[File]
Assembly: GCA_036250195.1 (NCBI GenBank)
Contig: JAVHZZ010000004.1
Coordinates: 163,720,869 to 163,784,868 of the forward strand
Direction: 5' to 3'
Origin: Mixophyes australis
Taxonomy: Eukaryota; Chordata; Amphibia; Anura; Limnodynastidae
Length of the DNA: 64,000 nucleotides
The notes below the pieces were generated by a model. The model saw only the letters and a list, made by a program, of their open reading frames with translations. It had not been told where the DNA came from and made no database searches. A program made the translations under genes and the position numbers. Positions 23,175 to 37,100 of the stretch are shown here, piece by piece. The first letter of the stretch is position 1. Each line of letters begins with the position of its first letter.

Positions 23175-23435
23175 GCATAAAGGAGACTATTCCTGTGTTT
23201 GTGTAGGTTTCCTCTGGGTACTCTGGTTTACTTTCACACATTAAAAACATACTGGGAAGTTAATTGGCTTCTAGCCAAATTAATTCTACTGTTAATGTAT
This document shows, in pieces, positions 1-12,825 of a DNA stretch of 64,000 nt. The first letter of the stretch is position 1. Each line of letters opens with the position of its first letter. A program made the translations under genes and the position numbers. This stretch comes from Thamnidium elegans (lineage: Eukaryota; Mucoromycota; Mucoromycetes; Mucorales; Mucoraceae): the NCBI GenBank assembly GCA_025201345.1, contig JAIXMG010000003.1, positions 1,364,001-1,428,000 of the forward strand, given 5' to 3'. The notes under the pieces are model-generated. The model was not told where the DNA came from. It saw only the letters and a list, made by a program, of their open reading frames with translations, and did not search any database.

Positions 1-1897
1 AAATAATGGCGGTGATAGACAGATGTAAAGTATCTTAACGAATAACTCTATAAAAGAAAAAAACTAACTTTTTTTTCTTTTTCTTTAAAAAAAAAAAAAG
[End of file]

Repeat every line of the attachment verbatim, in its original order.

Assembly: GCA_036250195.1 (NCBI GenBank)
Contig: JAVHZZ010000004.1
Coordinates: 163,720,869 to 163,784,868 of the forward strand
Direction: 5' to 3'
Origin: Mixophyes australis
Taxonomy: Eukaryota; Chordata; Amphibia; Anura; Limnodynastidae
Length of the DNA: 64,000 nucleotides
The notes below the pieces were generated by a model. The model saw only the letters and a list, made by a program, of their open reading frames with translations. It had not been told where the DNA came from and made no database searches. A program made the translations under genes and the position numbers. Positions 23,175 to 37,100 of the stretch are shown here, piece by piece. The first letter of the stretch is position 1. Each line of letters begins with the position of its first letter.

Positions 23175-23435
23175 GCATAAAGGAGACTATTCCTGTGTTT
23201 GTGTAGGTTTCCTCTGGGTACTCTGGTTTACTTTCACACATTAAAAACATACTGGGAAGTTAATTGGCTTCTAGCCAAATTAATTCTACTGTTAATGTAT
This document shows, in pieces, positions 1-12,825 of a DNA stretch of 64,000 nt. The first letter of the stretch is position 1. Each line of letters opens with the position of its first letter. A program made the translations under genes and the position numbers. This stretch comes from Thamnidium elegans (lineage: Eukaryota; Mucoromycota; Mucoromycetes; Mucorales; Mucoraceae): the NCBI GenBank assembly GCA_025201345.1, contig JAIXMG010000003.1, positions 1,364,001-1,428,000 of the forward strand, given 5' to 3'. The notes under the pieces are model-generated. The model was not told where the DNA came from. It saw only the letters and a list, made by a program, of their open reading frames with translations, and did not search any database.

Positions 1-1897
1 AAATAATGGCGGTGATAGACAGATGTAAAGTATCTTAACGAATAACTCTATAAAAGAAAAAAACTAACTTTTTTTTCTTTTTCTTTAAAAAAAAAAAAAG